5. The question referred to us in this reference is :
'Whether rebate under section 15(1) of the Income-tax Act, 1922, is admissible on the premia payable as per annexure 'A' during the minority of the assessee ?'
6. The question that really arises in this reference is whether the amount of Rs. 1,925 paid by the guardian of the assessee on his behalf was by way of premium in respect of an insurance effected on the life of the assessee. The policy, a copy of which is annexed to the statement of the case as annexure 'A', lays down the following details :
---------------------------------------------------------------------* * * *---------------------------------------------------------------------Cash option Deferred date 11-3-82-- date ofRs. 11,693.50 11-3-65 maturity---------------------------------------------------------------------* * * *---------------------------------------------------------------------Event on the happening of which On the stipulated date of Maturitysum assured payable if the Life Assured is then aliveor at his prior death if it shalloccur on or after the DeferredDate----------------------------------------------------------------------* * * *----------------------------------------------------------------------
7. Clause 5 of the policy provides that :
'All moneys payable in terms of these provisions shall, if the policy has been adopted by the life assured, be payable to the life assured, or his Assigns or Nomiees under section 39 of the Insurance Act or Proving Executors or Administrators or other legal Representatives........ Provide always that in the event of the Life Assured not having adopted the Policy, the moneys payable in terms of these provisions shall become payable to the proposer or his proving Executors or Administrators or other Legal Representatives..........'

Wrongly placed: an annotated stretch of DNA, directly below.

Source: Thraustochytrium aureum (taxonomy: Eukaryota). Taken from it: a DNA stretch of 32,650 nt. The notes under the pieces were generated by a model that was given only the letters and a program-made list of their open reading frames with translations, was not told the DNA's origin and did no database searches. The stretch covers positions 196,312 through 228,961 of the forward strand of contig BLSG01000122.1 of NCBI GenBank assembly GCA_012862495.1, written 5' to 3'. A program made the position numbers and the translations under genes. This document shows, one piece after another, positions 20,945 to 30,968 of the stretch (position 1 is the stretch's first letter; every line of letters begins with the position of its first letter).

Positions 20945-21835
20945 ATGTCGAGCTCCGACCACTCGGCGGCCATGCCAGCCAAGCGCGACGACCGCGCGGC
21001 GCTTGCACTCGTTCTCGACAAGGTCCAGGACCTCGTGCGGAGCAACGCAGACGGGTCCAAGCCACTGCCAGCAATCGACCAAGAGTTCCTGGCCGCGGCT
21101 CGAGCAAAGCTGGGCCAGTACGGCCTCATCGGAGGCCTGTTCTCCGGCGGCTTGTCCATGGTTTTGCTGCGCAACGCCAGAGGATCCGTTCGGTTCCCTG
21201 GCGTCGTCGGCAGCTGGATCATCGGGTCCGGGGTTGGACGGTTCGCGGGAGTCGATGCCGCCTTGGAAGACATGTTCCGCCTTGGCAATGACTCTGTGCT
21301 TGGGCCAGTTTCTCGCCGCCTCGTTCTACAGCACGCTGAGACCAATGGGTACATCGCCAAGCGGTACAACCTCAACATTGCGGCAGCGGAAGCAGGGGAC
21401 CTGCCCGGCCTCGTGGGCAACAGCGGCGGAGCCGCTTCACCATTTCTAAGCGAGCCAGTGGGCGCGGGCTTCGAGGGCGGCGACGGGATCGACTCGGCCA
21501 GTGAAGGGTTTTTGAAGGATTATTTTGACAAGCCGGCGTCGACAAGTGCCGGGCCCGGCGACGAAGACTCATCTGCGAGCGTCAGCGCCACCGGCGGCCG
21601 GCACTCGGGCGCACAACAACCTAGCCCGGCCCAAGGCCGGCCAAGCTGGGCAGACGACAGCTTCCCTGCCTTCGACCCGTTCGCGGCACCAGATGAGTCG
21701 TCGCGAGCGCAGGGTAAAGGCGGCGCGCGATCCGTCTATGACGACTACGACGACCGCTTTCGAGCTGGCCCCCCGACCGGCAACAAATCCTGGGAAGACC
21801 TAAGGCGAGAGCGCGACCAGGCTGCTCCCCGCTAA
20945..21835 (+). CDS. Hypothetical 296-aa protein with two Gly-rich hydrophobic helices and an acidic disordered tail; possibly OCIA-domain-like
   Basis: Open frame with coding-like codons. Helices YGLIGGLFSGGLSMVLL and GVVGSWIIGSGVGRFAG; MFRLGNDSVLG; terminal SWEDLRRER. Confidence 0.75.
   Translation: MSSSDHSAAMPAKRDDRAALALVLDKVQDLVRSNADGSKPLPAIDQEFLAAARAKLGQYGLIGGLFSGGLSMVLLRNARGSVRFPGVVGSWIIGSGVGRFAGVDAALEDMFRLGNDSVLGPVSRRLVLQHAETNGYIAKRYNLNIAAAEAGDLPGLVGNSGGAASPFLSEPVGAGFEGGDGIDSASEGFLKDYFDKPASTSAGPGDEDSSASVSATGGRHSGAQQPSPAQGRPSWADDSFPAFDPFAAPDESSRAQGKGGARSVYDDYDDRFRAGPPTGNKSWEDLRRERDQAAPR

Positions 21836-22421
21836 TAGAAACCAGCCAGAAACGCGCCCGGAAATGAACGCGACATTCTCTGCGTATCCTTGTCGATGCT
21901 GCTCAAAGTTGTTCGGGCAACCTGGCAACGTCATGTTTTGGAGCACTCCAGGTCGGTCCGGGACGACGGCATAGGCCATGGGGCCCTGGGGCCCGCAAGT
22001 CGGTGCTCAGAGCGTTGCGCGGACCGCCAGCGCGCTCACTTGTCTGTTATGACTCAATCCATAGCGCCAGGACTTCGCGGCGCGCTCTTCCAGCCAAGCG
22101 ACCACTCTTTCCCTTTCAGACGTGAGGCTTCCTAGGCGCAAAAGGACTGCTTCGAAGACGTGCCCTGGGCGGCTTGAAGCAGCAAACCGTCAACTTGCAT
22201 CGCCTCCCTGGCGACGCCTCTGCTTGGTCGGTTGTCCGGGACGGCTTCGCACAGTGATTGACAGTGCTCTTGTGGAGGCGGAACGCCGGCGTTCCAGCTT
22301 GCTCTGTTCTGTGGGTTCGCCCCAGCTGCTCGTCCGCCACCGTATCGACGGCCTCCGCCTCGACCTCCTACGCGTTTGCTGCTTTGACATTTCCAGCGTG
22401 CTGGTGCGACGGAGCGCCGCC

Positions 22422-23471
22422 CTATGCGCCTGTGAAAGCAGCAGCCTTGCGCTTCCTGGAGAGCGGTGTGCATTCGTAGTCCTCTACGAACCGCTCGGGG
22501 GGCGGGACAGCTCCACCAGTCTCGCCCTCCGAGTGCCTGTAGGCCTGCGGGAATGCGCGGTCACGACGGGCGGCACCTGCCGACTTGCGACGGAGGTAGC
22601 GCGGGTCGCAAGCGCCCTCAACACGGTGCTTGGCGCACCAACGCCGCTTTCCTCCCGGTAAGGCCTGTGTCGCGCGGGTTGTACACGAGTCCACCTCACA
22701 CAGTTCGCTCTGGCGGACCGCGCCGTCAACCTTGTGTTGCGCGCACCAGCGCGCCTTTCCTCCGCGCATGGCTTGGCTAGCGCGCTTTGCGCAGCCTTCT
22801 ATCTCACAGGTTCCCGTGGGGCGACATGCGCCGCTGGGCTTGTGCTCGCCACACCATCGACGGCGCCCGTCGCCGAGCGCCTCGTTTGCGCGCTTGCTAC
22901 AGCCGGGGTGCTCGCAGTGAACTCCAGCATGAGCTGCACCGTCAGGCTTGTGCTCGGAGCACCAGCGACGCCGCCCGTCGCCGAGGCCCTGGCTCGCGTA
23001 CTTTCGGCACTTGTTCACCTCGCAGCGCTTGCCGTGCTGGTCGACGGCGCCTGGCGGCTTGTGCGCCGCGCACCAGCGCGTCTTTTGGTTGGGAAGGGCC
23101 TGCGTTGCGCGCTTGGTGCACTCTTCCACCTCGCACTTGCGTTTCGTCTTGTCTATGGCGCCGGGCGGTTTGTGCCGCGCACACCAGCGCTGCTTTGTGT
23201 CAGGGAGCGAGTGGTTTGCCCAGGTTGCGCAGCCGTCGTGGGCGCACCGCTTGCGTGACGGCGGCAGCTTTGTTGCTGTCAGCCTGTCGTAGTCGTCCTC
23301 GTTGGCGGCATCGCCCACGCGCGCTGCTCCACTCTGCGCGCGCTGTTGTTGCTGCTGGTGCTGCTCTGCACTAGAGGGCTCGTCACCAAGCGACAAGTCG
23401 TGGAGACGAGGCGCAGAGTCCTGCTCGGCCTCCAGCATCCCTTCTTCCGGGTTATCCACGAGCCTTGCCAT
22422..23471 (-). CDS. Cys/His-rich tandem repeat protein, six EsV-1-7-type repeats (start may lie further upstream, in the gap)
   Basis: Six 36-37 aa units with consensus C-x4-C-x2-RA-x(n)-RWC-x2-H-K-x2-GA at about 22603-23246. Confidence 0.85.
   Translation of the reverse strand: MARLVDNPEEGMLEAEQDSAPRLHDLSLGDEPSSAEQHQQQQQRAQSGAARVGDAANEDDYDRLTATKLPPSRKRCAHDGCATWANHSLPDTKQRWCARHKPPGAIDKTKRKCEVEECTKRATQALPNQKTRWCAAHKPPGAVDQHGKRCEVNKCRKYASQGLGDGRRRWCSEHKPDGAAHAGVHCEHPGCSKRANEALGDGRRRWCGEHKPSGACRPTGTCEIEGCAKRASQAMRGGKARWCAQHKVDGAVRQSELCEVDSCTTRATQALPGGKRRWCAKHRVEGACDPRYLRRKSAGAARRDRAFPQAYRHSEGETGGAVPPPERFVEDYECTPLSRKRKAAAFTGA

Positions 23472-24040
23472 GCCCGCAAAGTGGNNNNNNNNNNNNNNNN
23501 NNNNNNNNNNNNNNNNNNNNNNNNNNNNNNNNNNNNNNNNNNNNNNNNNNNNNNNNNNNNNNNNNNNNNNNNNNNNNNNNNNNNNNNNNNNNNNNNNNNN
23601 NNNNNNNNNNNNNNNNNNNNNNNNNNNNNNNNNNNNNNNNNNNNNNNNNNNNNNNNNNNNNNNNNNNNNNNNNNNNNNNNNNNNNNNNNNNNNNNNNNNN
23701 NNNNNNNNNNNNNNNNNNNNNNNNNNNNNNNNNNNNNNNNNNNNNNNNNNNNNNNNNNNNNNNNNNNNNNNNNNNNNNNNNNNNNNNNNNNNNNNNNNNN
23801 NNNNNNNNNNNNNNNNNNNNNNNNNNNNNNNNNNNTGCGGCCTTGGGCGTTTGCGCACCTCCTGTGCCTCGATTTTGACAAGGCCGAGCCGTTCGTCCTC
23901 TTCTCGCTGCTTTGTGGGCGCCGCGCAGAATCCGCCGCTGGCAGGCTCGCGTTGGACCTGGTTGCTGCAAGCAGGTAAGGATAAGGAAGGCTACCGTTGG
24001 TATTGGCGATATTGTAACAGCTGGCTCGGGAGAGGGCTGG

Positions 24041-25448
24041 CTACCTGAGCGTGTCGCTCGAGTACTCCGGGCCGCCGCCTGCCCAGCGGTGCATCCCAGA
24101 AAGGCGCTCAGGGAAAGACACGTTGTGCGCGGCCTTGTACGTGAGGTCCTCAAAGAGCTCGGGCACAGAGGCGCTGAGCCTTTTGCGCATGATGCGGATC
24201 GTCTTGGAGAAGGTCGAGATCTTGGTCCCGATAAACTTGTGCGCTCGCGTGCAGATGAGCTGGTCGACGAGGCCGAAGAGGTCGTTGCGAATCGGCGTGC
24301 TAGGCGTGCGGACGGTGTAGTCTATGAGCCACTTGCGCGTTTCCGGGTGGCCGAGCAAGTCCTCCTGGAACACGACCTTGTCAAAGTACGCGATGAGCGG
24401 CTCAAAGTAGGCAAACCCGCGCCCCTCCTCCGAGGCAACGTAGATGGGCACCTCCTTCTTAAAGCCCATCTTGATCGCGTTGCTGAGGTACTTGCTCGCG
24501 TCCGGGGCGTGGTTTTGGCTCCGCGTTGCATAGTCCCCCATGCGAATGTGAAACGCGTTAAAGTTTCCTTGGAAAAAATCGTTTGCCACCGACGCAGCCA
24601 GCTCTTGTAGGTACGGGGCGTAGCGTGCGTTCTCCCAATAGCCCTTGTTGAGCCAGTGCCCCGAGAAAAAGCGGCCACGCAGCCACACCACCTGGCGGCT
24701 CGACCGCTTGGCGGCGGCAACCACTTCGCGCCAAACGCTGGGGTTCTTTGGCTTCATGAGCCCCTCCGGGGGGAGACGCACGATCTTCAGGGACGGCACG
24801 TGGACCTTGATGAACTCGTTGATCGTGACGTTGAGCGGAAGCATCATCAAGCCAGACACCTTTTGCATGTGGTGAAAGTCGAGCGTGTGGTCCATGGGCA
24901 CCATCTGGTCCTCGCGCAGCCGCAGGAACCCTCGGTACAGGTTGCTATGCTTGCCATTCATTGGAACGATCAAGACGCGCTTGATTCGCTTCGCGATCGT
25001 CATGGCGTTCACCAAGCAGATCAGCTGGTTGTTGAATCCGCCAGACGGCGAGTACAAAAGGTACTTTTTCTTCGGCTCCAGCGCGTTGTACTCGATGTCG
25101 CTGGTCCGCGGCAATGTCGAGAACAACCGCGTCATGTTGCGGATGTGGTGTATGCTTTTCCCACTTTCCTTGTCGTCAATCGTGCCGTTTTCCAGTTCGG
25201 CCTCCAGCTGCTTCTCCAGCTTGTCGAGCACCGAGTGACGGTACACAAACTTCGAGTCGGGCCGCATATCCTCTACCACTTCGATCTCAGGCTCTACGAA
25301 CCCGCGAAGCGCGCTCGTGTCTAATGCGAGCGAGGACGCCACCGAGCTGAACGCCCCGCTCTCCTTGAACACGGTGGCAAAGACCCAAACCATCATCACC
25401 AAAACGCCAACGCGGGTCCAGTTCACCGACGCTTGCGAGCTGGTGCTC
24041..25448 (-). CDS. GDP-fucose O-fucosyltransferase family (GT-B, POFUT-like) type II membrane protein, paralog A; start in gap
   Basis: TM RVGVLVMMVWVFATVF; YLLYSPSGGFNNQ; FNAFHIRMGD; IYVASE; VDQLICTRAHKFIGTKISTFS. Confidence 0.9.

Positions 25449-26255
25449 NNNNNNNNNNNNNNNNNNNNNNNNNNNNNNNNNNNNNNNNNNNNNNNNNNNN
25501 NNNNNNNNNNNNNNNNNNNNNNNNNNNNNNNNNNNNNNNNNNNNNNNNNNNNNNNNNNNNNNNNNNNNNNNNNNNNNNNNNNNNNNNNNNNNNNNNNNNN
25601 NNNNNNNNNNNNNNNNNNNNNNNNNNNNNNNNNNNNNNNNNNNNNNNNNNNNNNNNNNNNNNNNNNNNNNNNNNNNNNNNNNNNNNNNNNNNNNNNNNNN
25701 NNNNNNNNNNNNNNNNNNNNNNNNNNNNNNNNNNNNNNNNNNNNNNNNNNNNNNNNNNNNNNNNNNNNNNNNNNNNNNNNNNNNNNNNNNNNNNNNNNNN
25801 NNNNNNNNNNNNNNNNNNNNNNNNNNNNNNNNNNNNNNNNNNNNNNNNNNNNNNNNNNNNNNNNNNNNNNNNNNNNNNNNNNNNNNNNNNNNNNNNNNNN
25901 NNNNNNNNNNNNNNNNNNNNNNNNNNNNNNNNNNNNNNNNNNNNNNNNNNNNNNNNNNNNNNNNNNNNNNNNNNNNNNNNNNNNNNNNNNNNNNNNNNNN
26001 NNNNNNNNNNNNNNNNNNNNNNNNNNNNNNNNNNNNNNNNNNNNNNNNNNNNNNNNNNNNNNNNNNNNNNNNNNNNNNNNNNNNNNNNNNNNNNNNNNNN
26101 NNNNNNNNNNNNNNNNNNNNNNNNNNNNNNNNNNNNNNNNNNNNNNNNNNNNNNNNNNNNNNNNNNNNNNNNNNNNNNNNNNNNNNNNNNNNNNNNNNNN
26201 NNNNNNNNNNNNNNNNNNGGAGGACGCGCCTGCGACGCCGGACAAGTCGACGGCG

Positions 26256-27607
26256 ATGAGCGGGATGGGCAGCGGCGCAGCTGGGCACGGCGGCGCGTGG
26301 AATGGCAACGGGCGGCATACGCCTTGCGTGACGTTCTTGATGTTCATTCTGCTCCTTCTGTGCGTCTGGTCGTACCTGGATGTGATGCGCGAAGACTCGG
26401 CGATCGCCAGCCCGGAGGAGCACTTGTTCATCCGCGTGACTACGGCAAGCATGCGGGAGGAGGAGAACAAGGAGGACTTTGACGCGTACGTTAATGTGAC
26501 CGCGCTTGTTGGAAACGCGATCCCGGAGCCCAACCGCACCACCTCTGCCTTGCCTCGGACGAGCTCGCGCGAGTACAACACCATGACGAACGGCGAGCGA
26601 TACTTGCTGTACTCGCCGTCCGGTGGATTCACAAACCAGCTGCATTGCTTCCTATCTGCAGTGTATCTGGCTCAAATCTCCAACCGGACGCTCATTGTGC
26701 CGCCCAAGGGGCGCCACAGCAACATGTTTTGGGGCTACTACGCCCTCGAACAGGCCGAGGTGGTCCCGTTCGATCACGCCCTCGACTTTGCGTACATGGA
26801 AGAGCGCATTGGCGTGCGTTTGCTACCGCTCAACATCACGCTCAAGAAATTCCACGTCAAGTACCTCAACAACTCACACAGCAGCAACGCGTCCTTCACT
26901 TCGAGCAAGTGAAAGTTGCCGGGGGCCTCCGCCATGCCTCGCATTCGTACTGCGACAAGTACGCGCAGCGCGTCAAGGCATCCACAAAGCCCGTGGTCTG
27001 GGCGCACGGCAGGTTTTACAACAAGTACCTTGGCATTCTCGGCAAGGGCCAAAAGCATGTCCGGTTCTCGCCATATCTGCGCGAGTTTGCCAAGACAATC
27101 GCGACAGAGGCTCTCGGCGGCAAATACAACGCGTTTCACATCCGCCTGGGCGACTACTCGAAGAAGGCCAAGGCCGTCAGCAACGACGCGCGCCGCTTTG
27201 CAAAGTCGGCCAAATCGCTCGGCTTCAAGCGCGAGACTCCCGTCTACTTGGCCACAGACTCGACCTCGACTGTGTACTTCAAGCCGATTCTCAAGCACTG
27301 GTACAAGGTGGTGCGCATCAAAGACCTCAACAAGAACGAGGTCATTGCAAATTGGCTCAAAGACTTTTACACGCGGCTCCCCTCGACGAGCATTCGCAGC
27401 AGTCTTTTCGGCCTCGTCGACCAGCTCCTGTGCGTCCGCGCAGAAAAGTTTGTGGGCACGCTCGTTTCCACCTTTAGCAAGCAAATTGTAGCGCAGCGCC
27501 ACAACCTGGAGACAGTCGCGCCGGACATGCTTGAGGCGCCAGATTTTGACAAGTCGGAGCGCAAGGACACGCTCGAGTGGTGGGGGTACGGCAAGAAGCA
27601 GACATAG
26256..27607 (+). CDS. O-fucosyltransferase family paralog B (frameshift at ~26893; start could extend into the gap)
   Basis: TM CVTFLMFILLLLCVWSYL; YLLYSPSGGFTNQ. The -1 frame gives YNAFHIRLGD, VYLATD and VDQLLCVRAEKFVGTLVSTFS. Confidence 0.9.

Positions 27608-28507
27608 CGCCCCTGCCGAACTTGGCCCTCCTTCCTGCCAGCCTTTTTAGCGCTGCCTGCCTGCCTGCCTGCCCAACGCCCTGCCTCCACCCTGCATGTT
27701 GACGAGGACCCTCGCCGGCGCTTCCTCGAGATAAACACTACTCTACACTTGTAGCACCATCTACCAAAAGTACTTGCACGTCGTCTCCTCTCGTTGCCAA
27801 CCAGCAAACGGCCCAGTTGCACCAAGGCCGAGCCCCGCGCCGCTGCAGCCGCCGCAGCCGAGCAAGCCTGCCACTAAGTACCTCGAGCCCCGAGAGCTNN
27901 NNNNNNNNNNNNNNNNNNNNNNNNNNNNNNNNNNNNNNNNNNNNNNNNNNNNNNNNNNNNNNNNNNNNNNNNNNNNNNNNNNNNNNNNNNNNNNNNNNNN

8. Certain other provisions contained in the policy which are material run as follows :
'The life Assured shall at any time after attaining majority and before the Deferred Date by a writing signed by him adopt this policy, agreeing to be bound by all its provisions. On such adoption, by the Life Assured, this policy shall be deemed to be contract between the Corporation and the Life Assured as the absolute owner of the Policy as from the date of such adoption, and the Proposer or his Estate shall not have any right or interest therein......
Provided that if all premiums due prior to Deferred Date have been paid, the person entitled to the Policy moneys shall have the option to apply for and receive as on the Deferred Date the cash Option mentioned in the Schedule in entire cancellation of this Policy.
This Policy shall stand cancelled in case the Life Assured shall die before the Deferred date and in such event a sum of money equal to all the premiums paid without any deduction whatsoever shall become payable to the person entitled to the policy moneys.